SpaceX launches GovSat-1 with previously flown Falcon 9 booster


A SpaceX Falcon 9 rocket blasted off from Florida on Wednesday carrying a Luxembourg-made communications satellite. An SES spokesperson stated, "GovSat-1 was designed for dual use to support both defense and civil-security applications, including mobile and fixed communications". Only the Saturn V moon rocket, last flown in 1973, delivered more payload to orbit.

The rocket's first-stage booster - which also flew last spring - was not recovered this time. The rocket's first outing had taken a US spy satellite, NROL-76, into orbit. It was only meant to test a "very high retrothrust landing" for the sake of protecting the drone ship and was expected to meet an untimely end, but it appeared to have survived largely intact. According to a report from The Verge, the company will likely need the Florida-based drone ship in order to be prepared for next week's planned launch of the Falcon Heavy rocket.

The LuxGovSat a public-private joint venture between the Luxembourg government and Luxembourg-based telecommunications company SES, in part to fulfill that nation's growing defense obligations to North Atlantic Treaty Organisation.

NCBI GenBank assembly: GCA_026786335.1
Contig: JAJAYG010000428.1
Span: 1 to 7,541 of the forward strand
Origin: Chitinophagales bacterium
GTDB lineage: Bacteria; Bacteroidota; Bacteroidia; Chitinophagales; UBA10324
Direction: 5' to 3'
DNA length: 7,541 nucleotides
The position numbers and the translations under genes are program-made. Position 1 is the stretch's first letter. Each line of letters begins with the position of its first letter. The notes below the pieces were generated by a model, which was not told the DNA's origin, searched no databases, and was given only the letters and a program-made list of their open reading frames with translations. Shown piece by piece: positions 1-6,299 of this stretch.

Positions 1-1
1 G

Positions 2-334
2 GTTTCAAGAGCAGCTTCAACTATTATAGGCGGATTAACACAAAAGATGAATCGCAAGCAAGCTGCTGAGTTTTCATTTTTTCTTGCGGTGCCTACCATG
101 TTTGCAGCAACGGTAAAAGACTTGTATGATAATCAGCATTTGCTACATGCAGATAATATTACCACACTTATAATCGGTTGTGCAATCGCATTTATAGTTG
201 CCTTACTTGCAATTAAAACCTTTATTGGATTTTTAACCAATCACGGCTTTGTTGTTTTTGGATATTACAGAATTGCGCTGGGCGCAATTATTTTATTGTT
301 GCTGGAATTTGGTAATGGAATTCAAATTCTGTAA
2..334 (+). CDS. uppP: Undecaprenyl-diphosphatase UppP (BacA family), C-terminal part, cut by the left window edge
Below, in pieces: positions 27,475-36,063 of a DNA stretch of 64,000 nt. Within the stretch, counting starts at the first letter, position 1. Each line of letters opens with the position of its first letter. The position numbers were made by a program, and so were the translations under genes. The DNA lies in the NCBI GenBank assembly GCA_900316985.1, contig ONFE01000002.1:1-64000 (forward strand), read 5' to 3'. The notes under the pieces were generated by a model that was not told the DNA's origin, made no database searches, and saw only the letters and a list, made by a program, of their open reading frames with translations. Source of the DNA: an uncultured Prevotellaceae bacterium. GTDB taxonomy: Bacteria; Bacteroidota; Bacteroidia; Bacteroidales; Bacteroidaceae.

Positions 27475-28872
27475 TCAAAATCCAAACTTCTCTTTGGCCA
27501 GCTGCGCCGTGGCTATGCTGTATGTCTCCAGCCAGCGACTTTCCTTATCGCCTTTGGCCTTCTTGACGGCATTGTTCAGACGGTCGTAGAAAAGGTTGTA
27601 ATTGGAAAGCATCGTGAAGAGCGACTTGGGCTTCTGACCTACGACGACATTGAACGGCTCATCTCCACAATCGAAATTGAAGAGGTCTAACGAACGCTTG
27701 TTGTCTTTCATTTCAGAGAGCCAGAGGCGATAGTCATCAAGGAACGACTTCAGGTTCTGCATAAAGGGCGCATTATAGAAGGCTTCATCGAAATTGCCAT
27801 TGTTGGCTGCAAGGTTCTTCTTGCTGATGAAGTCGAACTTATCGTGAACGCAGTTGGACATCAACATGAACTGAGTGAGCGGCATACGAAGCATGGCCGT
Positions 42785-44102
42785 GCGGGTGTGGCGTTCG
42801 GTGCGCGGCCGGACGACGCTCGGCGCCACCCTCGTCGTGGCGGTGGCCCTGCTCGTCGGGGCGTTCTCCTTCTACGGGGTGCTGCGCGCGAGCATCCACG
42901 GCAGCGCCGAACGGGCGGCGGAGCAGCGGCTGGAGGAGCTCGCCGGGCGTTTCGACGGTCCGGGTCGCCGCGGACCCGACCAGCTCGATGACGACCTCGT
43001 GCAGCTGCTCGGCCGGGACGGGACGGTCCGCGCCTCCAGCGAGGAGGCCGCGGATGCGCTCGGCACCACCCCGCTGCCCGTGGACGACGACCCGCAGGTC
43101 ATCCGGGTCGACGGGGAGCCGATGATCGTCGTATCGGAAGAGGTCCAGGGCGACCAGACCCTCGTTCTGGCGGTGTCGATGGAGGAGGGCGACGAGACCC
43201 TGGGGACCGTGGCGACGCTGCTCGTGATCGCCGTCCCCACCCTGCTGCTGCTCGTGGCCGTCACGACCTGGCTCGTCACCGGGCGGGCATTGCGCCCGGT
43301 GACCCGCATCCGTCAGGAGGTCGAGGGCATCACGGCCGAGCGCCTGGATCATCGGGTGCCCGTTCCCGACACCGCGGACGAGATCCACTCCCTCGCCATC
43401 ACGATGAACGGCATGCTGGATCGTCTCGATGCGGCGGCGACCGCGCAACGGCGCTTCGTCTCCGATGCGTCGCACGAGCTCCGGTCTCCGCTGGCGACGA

The liftoff at 4:25 p.m. EST (2125 GMT) from Cape Canaveral Air Force Station followed a technical glitch that prompted a 24-hour flight delay. It could be less costly and challenging to recover boosters this way than via controlled descent, after all - provided they can consistently come back in decent shape. "GovSat and the launch of GovSat-1 is another step towards strengthening the position of Luxembourg as a key player in the aerospace sector, and contributes to a diversification of our economy".

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Producing more than 5 million pounds of thrust, the rocket would become the most powerful rocket available today. Falcon Heavy draws upon the proven heritage and reliability of Falcon 9. SpaceX said Falcon 9 performed as planned during the January 7 mission, an assertion that shifted focus to Northrop Grumman, which provided the payload and its dispenser.

Jeff Bezos, the founder of and owner of The Washington Post newspaper, said in February that his private space firm Blue Origin expects to begin crewed test flights of the New Shepard, the company's flagship rocket, next year and begin flying paying passengers as early as 2018.

Wednesday's mission was SpaceX's first launch since the classified Zuma mission ended with questions about whether the payload reached its orbit.